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What Will WorkFighting Climate Change with Renewable Energy, Not Nuclear
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Kristin Shrader-Frechette

Print publication date: 2011

Print ISBN-13: 9780199794638

Published to Oxford Scholarship Online: January 2012

DOI: 10.1093/acprof:oso/9780199794638.001.0001

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Conclusions

Conclusions

Chapter:
(p.241) Chapter 8 Conclusions
Source:
What Will Work
Author(s):

Kristin Shrader-Frechette

Publisher:
Oxford University Press
DOI:10.1093/acprof:oso/9780199794638.003.0008

Chapter 8 concludes with suggestions about how to promote cheaper, safer, more ethical, and less carbon-intensive energies, such as renewables, conservation, and energy efficiencies. It shows that people are misled not only about the energy costs of nuclear fission, but also about fission's climate-emissions costs (chapter 2), its financial costs (chapter 3), its safety costs (chapter 4), its equity and justice costs (chapter 5), and its opportunity costs—because nuclear investments take money away from cleaner, cheaper, safer, more equitable, and more abundant renewable-energy sources (chapter 6). The seemingly disparate interests of the market, citizens’ safety concerns, CC, ethical concerns, and common sense actually all dictate the same course of action: using renewable energy, conservation, and efficiency to address CC.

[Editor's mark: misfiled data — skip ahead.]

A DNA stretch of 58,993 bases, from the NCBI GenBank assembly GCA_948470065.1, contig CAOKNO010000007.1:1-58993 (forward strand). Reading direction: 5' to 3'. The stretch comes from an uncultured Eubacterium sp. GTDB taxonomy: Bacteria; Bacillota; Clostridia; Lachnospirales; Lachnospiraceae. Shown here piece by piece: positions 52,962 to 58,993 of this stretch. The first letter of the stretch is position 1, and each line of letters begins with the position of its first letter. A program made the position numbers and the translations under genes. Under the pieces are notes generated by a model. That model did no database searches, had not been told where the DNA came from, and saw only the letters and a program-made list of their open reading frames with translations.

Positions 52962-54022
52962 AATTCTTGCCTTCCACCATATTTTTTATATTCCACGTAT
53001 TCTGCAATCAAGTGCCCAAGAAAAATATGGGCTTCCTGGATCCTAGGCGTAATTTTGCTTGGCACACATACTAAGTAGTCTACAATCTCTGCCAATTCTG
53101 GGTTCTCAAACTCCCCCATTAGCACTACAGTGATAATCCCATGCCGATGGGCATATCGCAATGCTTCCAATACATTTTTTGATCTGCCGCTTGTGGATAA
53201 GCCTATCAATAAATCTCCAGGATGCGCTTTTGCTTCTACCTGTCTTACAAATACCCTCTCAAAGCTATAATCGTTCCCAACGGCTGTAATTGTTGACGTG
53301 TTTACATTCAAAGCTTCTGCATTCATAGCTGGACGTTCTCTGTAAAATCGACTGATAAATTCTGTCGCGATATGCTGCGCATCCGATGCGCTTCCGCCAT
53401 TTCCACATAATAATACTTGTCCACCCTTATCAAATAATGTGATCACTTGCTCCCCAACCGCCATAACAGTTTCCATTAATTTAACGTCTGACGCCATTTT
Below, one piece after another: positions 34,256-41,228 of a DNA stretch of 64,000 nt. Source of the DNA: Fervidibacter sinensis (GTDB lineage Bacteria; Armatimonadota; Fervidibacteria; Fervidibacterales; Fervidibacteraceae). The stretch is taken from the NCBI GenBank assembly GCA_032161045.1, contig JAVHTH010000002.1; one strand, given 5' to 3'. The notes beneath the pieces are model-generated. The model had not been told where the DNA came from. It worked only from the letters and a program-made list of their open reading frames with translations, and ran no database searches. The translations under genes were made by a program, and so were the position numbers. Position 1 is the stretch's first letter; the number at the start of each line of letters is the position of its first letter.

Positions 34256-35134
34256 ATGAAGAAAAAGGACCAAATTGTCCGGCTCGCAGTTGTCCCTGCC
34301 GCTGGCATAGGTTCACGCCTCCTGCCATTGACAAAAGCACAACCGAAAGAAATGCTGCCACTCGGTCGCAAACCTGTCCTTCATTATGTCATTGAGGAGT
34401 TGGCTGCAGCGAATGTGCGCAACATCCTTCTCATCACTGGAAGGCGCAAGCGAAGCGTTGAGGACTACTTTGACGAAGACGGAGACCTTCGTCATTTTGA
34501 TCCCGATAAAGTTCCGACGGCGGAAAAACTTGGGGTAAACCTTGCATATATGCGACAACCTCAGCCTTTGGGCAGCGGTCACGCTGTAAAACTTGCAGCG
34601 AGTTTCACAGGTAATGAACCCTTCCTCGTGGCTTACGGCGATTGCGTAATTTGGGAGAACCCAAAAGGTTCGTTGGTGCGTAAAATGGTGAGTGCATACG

Keywords:   conservation, energy efficiencies, ethics, nuclear fission, renewables, safety

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